Vintage bulldozer enthusiasts in Gisborne

By: Vivienne Haldane

Vintage bulldozer enthusiasts in Gisborne Vintage bulldozer enthusiasts in Gisborne
Vintage bulldozer enthusiasts in Gisborne Vintage bulldozer enthusiasts in Gisborne
Vintage bulldozer enthusiasts in Gisborne Vintage bulldozer enthusiasts in Gisborne
Vintage bulldozer enthusiasts in Gisborne Vintage bulldozer enthusiasts in Gisborne
Vintage bulldozer enthusiasts in Gisborne Vintage bulldozer enthusiasts in Gisborne

The stories that surround the history of old machinery are just as interesting as how they’ve been resurrected. Deals on Wheels spoke to Gisborne vintage bulldozer enthusiasts, Sheldon and Daniel Drummond, to find out what the attraction is.

Sheldon Drummond is so keen on vintage bulldozers that when he got married last year, yep, you guessed it, his ‘favourite old girls’ – a D82U, a D6 9U and a Cat 22 – were part of the ceremony.

Sheldon is a quietly spoken fellow, but his bubbly wife Tina let it slip that when they were courting, he sent her a photo of his truck with two little Oliver bulldozers on the back. She laughs at this memory. ‘Just checking that you like machinery as much as I do,’ seemed to be the underlying message.

No worries there. Tina is now equally as hooked as her husband and whenever they are out on the road she keeps an eagle-eye out for old bulldozers tucked away in the scrub.

Sheldon, who is general manager, forests for Juken New Zealand Ltd, has been in forestry all his working life. "I came into forestry during the last years of native logging in the 1970s in the East Coast and Minginui and so I know these bulldozers well, but it’s surprising how few of them are left and that’s why I collect them.

"Dan, his son, has his own earthmoving business and is just as enthusiastic to build the collection of mint old machines. Dan has been nestled into the cabs of dozers and diggers since he was barely walking, helping Dad to build things around the farm and forests. The scrap guys have mostly taken these old tractors. They see big tonnes of metal in a paddock and want to cut them up and take them away. Some people say, "You are freaking mad. What are you doing collecting those old heaps?"

But having a yard full of ancient machinery is not what he’s about. "Dan and I promised ourselves we would never fill the paddock up with junk and that we’d only collect what we could fully restore."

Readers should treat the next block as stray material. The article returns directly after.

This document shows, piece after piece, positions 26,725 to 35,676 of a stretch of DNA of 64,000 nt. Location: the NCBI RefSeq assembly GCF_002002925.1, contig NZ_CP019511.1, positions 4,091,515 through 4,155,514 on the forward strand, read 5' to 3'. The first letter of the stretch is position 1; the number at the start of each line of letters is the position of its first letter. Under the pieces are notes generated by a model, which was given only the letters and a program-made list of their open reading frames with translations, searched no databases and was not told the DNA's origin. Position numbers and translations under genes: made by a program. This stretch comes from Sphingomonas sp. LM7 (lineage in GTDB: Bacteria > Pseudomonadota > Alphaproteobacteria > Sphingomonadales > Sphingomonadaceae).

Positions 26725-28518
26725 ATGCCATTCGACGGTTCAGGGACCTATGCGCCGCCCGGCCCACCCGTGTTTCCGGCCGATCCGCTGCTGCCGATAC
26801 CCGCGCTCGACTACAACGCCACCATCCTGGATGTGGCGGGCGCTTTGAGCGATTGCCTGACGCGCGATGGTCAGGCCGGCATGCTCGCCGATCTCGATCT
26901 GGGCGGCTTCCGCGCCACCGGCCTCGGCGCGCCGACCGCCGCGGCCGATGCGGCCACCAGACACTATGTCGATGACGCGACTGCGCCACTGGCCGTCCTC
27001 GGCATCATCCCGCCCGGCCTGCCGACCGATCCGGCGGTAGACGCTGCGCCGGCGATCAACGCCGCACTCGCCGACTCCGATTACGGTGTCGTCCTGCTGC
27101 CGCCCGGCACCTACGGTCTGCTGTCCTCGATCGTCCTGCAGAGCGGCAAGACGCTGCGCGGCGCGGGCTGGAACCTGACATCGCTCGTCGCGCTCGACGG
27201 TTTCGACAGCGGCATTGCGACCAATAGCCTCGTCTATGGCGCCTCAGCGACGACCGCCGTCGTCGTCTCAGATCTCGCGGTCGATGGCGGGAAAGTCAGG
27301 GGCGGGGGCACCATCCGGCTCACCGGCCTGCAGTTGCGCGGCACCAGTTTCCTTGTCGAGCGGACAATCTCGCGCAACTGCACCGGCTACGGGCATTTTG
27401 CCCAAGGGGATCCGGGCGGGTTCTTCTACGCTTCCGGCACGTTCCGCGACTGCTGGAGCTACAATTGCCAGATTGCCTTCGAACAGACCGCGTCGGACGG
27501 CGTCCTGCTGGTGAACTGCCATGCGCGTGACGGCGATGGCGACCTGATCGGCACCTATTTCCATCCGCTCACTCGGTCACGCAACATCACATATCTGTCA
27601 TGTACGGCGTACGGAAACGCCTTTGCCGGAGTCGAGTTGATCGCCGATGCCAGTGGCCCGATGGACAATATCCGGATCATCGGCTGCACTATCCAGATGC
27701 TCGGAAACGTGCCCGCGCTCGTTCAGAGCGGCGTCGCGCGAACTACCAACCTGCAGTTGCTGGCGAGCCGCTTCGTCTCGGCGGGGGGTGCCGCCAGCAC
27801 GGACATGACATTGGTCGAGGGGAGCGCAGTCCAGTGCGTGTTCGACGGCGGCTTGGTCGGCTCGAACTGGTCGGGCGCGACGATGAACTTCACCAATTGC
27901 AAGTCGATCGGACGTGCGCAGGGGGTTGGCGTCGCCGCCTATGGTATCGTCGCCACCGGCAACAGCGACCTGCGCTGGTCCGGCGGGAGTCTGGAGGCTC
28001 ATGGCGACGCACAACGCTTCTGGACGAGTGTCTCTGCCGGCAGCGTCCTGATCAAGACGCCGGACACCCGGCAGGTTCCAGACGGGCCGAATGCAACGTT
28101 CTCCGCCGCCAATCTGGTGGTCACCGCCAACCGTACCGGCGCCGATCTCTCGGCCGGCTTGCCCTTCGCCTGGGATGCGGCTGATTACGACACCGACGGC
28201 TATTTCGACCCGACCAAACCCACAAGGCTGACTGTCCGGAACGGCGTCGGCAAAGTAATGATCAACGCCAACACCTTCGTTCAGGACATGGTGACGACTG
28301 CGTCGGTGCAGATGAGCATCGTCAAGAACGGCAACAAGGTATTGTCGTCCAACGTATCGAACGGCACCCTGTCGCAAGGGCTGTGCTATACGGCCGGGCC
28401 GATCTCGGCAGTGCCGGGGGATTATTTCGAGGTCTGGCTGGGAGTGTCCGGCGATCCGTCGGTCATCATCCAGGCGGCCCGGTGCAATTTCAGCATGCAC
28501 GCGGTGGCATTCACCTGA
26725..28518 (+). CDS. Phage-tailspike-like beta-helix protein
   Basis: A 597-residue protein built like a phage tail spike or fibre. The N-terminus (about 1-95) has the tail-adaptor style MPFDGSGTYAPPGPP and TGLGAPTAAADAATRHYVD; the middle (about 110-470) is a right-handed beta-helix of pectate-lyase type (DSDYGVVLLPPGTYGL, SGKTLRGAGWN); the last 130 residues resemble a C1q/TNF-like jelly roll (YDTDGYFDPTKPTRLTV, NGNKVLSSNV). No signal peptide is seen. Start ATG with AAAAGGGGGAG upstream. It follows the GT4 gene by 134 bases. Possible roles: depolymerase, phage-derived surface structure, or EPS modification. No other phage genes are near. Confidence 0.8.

The Drummonds currently own 20-odd bulldozers, 12 of which are fully or nearly restored.

So far Dan and Sheldon have restored their Cat two-tonne, two Cat 22s, a D6 9U, a Cat D7 3T, a D7 17A, two Cat D8 2Us, a Wakefield Grader, an Oliver OC3 and an Oliver HGDD.

Sheldon’s interest in vintage machinery began when he was 18. While still at high school he worked on a 1928 Rio truck.

Vintage Bulldozers

Now his son Dan has caught the bug.

"A few years back, Dan deposited a Cat 212 grader at the top of my driveway. It was a rusty old hulk with flat tyres. I asked him: ‘what’s that old pile of sh**?’ He said, ‘Oh, well Dad, I saw it in Auckland and thought I might do it up.’ So now the two of us work on them together. It’s a father/son thing."

For the past 18 months he and Dan have been working to retrieve a 1940s Cat D7 3T, from the Motu, in the Bay of Plenty, where it’s been languishing in the bush for the past 20 years.

"We made a lot of extra parts, did about a dozen trips carrying stuff in and out and eventually got her going and drove her out to the road to work on her a bit more. It’s been quite an achievement.

Adds Tina, "We’d been trying this and that to get her going and when we changed the magneto and she fired up it was a thrill. She kicked into gear, all the cobwebs and spiders went flying."

Dan and Sheldon often hear about old tractors through the grapevine. "A few retired guys who are into vintages help me with parts," says Sheldon." Over in the paddock, there is a 1930s Cat RD6– I needed a big gear for the final drive on it. A friend of mine in Rotorua said ‘I know where there are four of those in bits; a guy down in Lumsden has them.’ You can buy parts for them overseas and make parts too, but if you can find it around New Zealand, it’s good."

Another time he heard about a 1940 Cat D2 and went to meet the owner, who, it turned out, he’d worked with in his early forestry days. They struck a deal for Sheldon to repair the tracks on his digger in return for the D2. "We’ve rebuilt the starter motor, done its gears, and will do hydraulics, build a new bonnet, exhaust and then sandblast and paint her."